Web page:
While many are familiar with the advantages and challenges of VPN for remote user access, many are less familiar with Zero Trust network access (ZTNA). For those who don’t know, ZTNA is the next-generation VPN solution for high-security and compliance organizations that require high productivity from remote staff.
Because of its security and compliance focus, ZTNA is ideal for industries such as banking. The best way to exemplify the impact of ZTNA in a banking organization is to walk through a day in the life of a banking employee.
Comparing VPN and ZTNA
Bank A and Bank B have both been challenged with enabling a greater number of their employees to work remotely. Both organizations have been able to get some staff working on old systems, but have struggled to balance modern infrastructure and user needs with their security and compliance requirements.
In the past, Bank A has enabled a select number of its high-level executives to work remotely by giving them VPN access into their network and enterprise applications. They are looking to expand VPN access to more users.
Bank B used VPN sparingly as well, but when faced with an expansion in the number of users needing remote access, adopted ZTNA connectivity instead. Both companies are able to allow more individuals to work remotely, but there are some distinct differences.
The VPN Example
Due to the need to create a more flexible work environment for its employees, a loan officer at Bank A has been shifted to working remotely for the next several weeks. At the beginning of the workday this employee starts the VPN client on his laptop and begins to access his email and applications from home. In the background, the VPN client on his device connects with an on-premise appliance to create an encrypted tunnel between his laptop and the office network. The office network is home to several of the applications he accesses through the course of his workday.
As he begins to work he notices that access to his applications is much slower than when he is in the office. As he continues to work, running multiple applications concurrently as he normally does, the lag on his applications slows to a crawl and his work performance suffers over the course of the day.
The reason for this delay resides in the on-premise VPN appliance and its limited ability to serve its new number of concurrent users. The recent shift to more employees working remotely is taxing the VPN appliance and pushing it to the limit of its capacity. In order to expand on its capacity the bank would need to quickly purchase and configure more appliances. These appliances, usually running in the thousands of dollars each, will require weeks of configuration and provide incrementally more capacity but do little to boost the security of its IT infrastructure. Additionally, the purchase of appliances moves the bank in the opposite direction of its other IT initiatives which have moved key services away from the data center and into the cloud.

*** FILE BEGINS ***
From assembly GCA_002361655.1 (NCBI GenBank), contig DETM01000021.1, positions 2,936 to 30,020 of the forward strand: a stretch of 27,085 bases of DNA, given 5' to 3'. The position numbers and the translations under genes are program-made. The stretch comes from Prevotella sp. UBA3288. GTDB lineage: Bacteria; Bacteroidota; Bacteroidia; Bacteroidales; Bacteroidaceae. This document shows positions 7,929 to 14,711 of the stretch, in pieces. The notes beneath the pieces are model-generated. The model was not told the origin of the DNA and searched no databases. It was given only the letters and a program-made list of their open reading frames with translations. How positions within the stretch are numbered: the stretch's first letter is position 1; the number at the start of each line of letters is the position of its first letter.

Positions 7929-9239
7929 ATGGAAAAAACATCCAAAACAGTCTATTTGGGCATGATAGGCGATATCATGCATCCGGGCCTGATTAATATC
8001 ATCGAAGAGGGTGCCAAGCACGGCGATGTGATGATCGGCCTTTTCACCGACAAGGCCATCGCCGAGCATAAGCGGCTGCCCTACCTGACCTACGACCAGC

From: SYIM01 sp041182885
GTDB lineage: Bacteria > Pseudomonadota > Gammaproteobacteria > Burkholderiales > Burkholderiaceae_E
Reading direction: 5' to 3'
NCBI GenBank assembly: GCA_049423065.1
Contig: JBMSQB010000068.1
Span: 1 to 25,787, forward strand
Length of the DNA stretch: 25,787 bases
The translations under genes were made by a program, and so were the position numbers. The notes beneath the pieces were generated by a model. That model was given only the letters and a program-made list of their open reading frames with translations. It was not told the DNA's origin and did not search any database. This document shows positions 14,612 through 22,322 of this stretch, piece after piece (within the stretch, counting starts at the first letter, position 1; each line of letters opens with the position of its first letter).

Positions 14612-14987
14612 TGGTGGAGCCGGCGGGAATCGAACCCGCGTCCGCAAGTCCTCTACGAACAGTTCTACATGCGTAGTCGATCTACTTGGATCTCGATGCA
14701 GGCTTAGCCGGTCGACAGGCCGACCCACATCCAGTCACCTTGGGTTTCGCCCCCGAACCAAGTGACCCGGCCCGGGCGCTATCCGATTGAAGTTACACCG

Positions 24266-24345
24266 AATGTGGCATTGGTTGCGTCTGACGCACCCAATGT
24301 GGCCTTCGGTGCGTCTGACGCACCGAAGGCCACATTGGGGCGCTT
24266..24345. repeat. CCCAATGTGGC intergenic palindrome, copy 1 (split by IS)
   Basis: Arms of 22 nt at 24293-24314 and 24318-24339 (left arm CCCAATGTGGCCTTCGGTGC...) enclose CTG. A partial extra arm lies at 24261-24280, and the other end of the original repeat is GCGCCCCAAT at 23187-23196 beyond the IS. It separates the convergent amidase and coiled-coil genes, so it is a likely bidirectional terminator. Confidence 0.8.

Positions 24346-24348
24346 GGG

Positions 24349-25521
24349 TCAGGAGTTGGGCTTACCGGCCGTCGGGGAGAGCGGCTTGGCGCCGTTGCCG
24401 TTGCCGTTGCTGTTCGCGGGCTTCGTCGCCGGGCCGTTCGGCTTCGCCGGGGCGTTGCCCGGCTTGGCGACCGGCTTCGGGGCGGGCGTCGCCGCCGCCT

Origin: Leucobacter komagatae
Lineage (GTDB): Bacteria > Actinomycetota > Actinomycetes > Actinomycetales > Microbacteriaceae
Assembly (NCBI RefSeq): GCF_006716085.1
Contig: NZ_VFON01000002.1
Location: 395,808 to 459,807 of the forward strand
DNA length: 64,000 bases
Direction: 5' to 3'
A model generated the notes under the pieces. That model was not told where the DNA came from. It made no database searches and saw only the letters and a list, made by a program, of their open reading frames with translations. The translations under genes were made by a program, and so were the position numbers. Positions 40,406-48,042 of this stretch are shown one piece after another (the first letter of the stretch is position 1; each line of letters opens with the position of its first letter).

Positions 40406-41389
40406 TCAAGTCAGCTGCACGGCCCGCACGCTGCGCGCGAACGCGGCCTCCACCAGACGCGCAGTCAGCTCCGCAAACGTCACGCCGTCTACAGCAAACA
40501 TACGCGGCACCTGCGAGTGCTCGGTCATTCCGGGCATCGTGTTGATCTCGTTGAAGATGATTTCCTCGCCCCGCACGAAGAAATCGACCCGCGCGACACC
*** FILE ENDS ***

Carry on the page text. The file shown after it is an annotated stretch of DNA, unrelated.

The ZTNA Example
Bank B has instead chosen to move to ZTNA. ZTNA provides a more secure, flexible and scalable alternative to VPN. Instead of relying on expensive, proprietary appliances housed in data centers, ZTNA relies on public cloud infrastructure which can easily scale to accommodate new users.
So why is it a better option for banks?
ZTNA is a connectivity solution that grants application access based on a user’s identity and related security policies. Instead of granting access to large network segments where applications reside, ZTNA creates micro-segments that form a direct connection between a user and an application. These micro-segments eliminate the need to backhaul all traffic through an expensive on-premise VPN appliance, eliminating VPN-related latencies, and removing the need to add additional on-premise hardware to support additional users.
With ZTNA, Bank B is able to secure access based on policy controls, monitor user activity, and continuously assess risk without deploying user device agents. Users access all applications through a browser-delivered portal and new data center or cloud environments can be added by dropping in low-cost software-defined network nodes into existing infrastructure without requiring a rip and replace of legacy IT investments.
Additionally, the protections of ZTNA make no distinction between a user’s location. On-premise users and remote user connectivity are treated the same, resulting in a consistent application of security policy and user experience across the entire organization.
And while Bank A may continue buying expensive VPN appliances in an attempt to build capacity for peak usage, Bank B’s ZTNA solution requires that they only pay for the capacity they use. When compared to VPN, ZTNA presents a number of advantages:
- Enhanced security posture
- Simplified management
- Ability to easily scale
- Lower costs
- Better user experience
Securing a Remote Workforce – How ZTNA Can Benefit Banks and Credit Unions
Banking has been one of the last great industries to fully embrace remote work. High compliance and security requirements coupled with preference for face-to-face communications means there has been little desire to enable large swaths of employees to work remote. But as the rising tides of change in both technology and office dynamics have moved the needle on what is required to maintain productivity, many are exploring ways to update their technology to match the needs of its business realties.
ZTNA presents one of those opportunities and provides a future-proof way to improve flexibility and cost structures while increasing security.
Join us for our webcast “Securing a Remote Workforce” as we discuss the benefits of ZTNA for banks and credit unions.